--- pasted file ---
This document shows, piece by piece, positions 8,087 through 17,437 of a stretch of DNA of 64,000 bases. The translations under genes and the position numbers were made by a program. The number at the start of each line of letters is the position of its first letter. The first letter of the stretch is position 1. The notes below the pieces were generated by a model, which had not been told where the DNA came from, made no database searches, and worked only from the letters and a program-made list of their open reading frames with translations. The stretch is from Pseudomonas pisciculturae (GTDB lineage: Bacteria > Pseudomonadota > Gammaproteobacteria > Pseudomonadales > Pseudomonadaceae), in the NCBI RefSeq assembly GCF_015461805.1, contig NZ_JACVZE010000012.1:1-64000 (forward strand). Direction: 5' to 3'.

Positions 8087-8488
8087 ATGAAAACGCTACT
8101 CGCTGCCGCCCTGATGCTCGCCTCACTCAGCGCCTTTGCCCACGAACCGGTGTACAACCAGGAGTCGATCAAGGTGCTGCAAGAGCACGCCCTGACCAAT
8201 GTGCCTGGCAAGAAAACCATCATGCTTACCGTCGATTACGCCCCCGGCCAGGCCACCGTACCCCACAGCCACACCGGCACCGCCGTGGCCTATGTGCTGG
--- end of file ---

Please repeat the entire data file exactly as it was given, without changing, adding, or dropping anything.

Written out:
This document shows, piece by piece, positions 8,087 through 17,437 of a stretch of DNA of 64,000 bases. The translations under genes and the position numbers were made by a program. The number at the start of each line of letters is the position of its first letter. The first letter of the stretch is position 1. The notes below the pieces were generated by a model, which had not been told where the DNA came from, made no database searches, and worked only from the letters and a program-made list of their open reading frames with translations. The stretch is from Pseudomonas pisciculturae (GTDB lineage: Bacteria > Pseudomonadota > Gammaproteobacteria > Pseudomonadales > Pseudomonadaceae), in the NCBI RefSeq assembly GCF_015461805.1, contig NZ_JACVZE010000012.1:1-64000 (forward strand). Direction: 5' to 3'.

Positions 8087-8488
8087 ATGAAAACGCTACT
8101 CGCTGCCGCCCTGATGCTCGCCTCACTCAGCGCCTTTGCCCACGAACCGGTGTACAACCAGGAGTCGATCAAGGTGCTGCAAGAGCACGCCCTGACCAAT
8201 GTGCCTGGCAAGAAAACCATCATGCTTACCGTCGATTACGCCCCCGGCCAGGCCACCGTACCCCACAGCCACACCGGCACCGCCGTGGCCTATGTGCTGG